Savin was playing black and came out of the opening with a small advantage. He opened up his opponent’s king and won a pawn with a nice tactic. He won a second pawn in the end game and with that, the win.
Alex played a tactical game today sacrificing two pawns in the middle game to gain a small advantage. He ended a pawn up in an endgame. His opponent tried for a checkmate to salvage the position but lost a piece in the process giving Alex a decisive advantage and a straightforward win.
Charlie came out of the opening with a slight advantage following some inaccuracies by his opponent. He contained his opponent who became cramped. Charlie evaded his opponent’s tactics and entered end game 4 pawns up for an inevitable win.
Elliot sacrificed 3 pawns for positional compensation and an initiative. He had a strong attack but his opponent was perhaps fortunate to escape to a drawn rook and knight ending. He played well against a strong French player so overall, a satisfying draw.
Shreyas powers on having had a great game against one of worlds top U8s. When he needed to defend, he defended well but was able to gain the imitative to put his opponent on the back foot. The end game required accurate play but Shreyas was well in control. He had held a time advantage and patiently played out the win to finish the round 7/7.
In summary, a great day, 5 wins and 3 draws with two days to play.
Round 6 – report from Simon Metcalfe (Head of Delegation)
Round 6 was a tough day; a few games were lost from promising positions leaving a few players frustrated but a respectable team score nonetheless.
We had some great wins; Kian was first to emerge. He played well from the beginning and quickly established a strong position and with his confidence rising, quickly pushed on for the win.
Shreyas was playing top board and for most of the game the outcome hung in the balance. Facing a tricky end game, Shreyas showed great tenacity to promote and win. 6/6 is great achievement and a board 1 encounter against the top seed awaits.
Within two hours Savin appeared with a broad grin. He was on the back foot to begin with but recovered in the middle game before playing the end game strongly and his forth point.
In Kishan’s game his opponent made a serious mistake in the opening but unfortunately Kishan could not capitalize on it. In the middlegame his opponent sacrificed 2 pawns for an attack that shouldn’t have worked but in time pressure Kishan decided to give back the material to subdue the attack. The game ended in a draw.
Charlie had an equal position out of the opening but an error in the middle game put him on the back foot. He fought back but time was becoming a factor for both players. With the time control several moves away both players were happy with a draw.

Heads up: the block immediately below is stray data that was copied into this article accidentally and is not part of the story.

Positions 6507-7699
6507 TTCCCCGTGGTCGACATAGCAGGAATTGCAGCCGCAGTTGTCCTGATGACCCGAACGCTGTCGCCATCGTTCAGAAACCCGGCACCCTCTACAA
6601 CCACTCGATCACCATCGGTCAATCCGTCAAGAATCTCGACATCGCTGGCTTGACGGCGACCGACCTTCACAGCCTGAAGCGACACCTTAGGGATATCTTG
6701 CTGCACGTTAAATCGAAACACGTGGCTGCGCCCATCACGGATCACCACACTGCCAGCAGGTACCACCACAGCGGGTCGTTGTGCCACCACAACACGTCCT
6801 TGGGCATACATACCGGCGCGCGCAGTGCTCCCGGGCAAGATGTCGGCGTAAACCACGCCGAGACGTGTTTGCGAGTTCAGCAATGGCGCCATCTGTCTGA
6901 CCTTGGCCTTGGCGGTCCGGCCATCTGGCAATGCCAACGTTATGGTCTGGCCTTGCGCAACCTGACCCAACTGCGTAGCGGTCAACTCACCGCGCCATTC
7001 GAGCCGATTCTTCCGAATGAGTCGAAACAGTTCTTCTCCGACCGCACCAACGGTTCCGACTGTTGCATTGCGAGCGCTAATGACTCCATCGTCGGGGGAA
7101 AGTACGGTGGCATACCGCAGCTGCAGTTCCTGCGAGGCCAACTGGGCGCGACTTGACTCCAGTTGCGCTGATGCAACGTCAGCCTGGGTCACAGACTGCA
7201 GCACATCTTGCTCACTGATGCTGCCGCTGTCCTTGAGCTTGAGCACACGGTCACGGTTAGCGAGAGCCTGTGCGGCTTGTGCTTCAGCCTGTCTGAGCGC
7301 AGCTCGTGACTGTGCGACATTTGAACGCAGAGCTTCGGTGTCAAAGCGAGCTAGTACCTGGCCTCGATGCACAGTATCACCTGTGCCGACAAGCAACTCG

Elliott clearly enjoyed his game today. Not only a win but some satisfying play. He had a small advantage from the opening but with black’s king stuck in the centre, Elliot’s attack was overwhelming.
Round 5 – report from Simon Metcalfe (Head of Delegation)
Round 5 saw Lavanya, Kian and Charlie bounce back. Lavanya had another strong opponent who quickly gained advantage in the opening and won a pawn on the Queens-side. However, this was not followed up with a suitable strategy resulting in some misplaced pieces. Lavanya launched a King-side offensive and delivered a beautiful checkmate on the ‘H file’ by sacrificing her Queen!
Kian had a painful wait for his victory as his opponent spent what must have felt like an eternity pouring over the board trying to find a way out of a mate in two. Eventually, having explored the possibilities, he admitted defeat and allowed Kian to play out the winning moves.
Charlie had a closed position where all 8 pawns were still on the board. He came up with a good middle game strategy but at some point lost tempo. Fortunately his opponent did not take advantage and having outpost squares Charlie slowly ground his Azerbaijani opponent down in the endgame and delivered a checkmate through a mating net by his Rook and Knight.
An interesting game for Ravi. He misplayed the opening giving his opponent had a slight edge. In his words ‘a dubious attack on his King almost worked’ but Ravi admitted to missing a tactical win and eventually this all led to a drawn ending.
Elliot was playing black against a very cautious opponent and came out of the opening with a slight advantage. His opponent played solidly thereafter giving Elliott few opportunities to attack. Reflecting on the game he had hoped his opponent would have been more ambitious but nonetheless solid play to take into round 6 and another half point.